As a criminal defense attorney, I have seen first-hand how passionate people are about their firearms rights. Gun enthusiasts believe strongly in their Second Amendment rights, and I can’t say that I blame them.
The City of Grand Rapids, Michigan has recently been the site of a political controversy regarding the right to carry firearms. The current city ordinance–enacted decades ago–prohibits carrying in public a loaded, operable gun within the Grand Rapids city limits. This is likely in conflict with Michigan’s open carry and concealed pistol laws.
Open Carry, Inc., a group dedicated to protecting firearm rights, is challenging the legality of the Grand Rapids ordinance. Group members have shown up to recent meetings at the Grand Rapids City Hall with firearms holstered at their hips. This action outraged many people, especially in light of the recent (horrific) elementary school shooting at Sandy Hook Elementary in Newtown, Connecticut. Sensitivities are heightened nationwide as a debate about assault weapons and other firearms rages in the media.
Change of gun ordinance not likely say city commissioners
Despite the city ordinance likely being invalid due to more recent changes in state law, Grand Rapids mayor, George Heartwell, has made it clear that he and the city commissioners do not intend to change the ordinance. Heartwell states, “Guns in public meetings knot up my stomach because they function to suppress free speech. In the heat of a public debate on contentious issues, guns have a chilling impact on citizens and city commissioners.” Heartwell says he would favor the right to free speech over the right to bear arms.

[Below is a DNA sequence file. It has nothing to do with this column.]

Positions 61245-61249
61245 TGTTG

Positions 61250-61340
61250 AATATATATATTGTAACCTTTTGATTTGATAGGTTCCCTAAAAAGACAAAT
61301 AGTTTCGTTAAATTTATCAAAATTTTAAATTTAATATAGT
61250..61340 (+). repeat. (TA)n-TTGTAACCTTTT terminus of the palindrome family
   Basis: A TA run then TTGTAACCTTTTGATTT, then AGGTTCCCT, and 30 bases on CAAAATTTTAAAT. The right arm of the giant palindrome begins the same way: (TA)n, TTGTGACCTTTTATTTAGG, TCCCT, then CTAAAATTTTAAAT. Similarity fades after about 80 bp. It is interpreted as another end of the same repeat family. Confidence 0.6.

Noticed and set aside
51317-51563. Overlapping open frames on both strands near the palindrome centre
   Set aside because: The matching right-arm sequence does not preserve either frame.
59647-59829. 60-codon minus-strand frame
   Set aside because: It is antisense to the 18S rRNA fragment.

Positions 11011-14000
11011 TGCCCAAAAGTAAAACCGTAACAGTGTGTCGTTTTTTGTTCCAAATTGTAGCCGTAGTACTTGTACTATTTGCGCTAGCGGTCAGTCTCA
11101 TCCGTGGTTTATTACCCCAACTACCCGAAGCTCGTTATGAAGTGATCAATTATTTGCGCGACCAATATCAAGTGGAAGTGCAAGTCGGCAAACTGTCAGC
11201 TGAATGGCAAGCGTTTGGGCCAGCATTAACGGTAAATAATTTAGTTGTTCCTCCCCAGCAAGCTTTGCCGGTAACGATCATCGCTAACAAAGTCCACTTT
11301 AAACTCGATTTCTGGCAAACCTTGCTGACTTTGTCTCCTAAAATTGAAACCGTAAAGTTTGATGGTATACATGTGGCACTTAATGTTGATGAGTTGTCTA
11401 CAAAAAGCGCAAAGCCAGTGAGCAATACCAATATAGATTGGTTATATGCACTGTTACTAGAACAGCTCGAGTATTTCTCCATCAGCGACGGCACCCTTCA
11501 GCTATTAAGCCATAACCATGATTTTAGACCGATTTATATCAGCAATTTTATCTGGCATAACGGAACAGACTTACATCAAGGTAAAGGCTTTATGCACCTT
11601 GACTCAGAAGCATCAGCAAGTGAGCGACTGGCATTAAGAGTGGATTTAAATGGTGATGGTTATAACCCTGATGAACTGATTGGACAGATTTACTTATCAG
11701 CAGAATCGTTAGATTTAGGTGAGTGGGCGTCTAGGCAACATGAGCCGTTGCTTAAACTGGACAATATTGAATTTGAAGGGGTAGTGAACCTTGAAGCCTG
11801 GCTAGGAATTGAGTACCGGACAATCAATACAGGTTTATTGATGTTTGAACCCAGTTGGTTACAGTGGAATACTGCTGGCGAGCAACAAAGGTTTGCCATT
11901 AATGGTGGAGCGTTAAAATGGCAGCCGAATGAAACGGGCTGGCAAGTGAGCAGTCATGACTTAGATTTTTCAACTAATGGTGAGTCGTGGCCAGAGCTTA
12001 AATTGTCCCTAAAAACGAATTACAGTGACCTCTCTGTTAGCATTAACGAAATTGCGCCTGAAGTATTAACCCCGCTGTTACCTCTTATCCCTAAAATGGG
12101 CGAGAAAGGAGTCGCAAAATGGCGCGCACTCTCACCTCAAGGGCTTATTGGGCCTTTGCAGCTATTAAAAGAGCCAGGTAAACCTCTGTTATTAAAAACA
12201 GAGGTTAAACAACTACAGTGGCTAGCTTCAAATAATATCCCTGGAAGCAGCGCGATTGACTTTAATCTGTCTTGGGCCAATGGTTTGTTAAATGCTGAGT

Attorneys are trained to see both sides of an argument. I can completely understand that Mayor Heartwell is concerned about the safety of his constituents. That being said, if city laws and state laws conflict, state laws control. Moreover, the Second Amendment, as part of the United States Constitution, is the law of the land. I love Grand Rapids and I have lived in West Michigan on and off for many years. However, the defense attorney in me reigns supreme and I have to lend my support to Open Carry, Inc.’s efforts.
I believe in the constitutional right to possess a firearm. That is why I help people assess whether they are eligible to apply for a firearms rights restoration. If you or someone you know is wondering how to legally possess, sell, or buy a firearm or ammunition after a loss of gun rights–whether it would be for hunting, protection, or another reason–contact The Kronzek Firm. I would love to have a consultation with you about this issue. I am always interested in helping others regain their Second Amendment rights.
Stephanie M. Service is a criminal defense attorney at the law firm of The Kronzek Firm PLC. She is knowledgeable about Michigan’s firearms laws, including restoration of gun rights. She practices criminal defense throughout Michigan.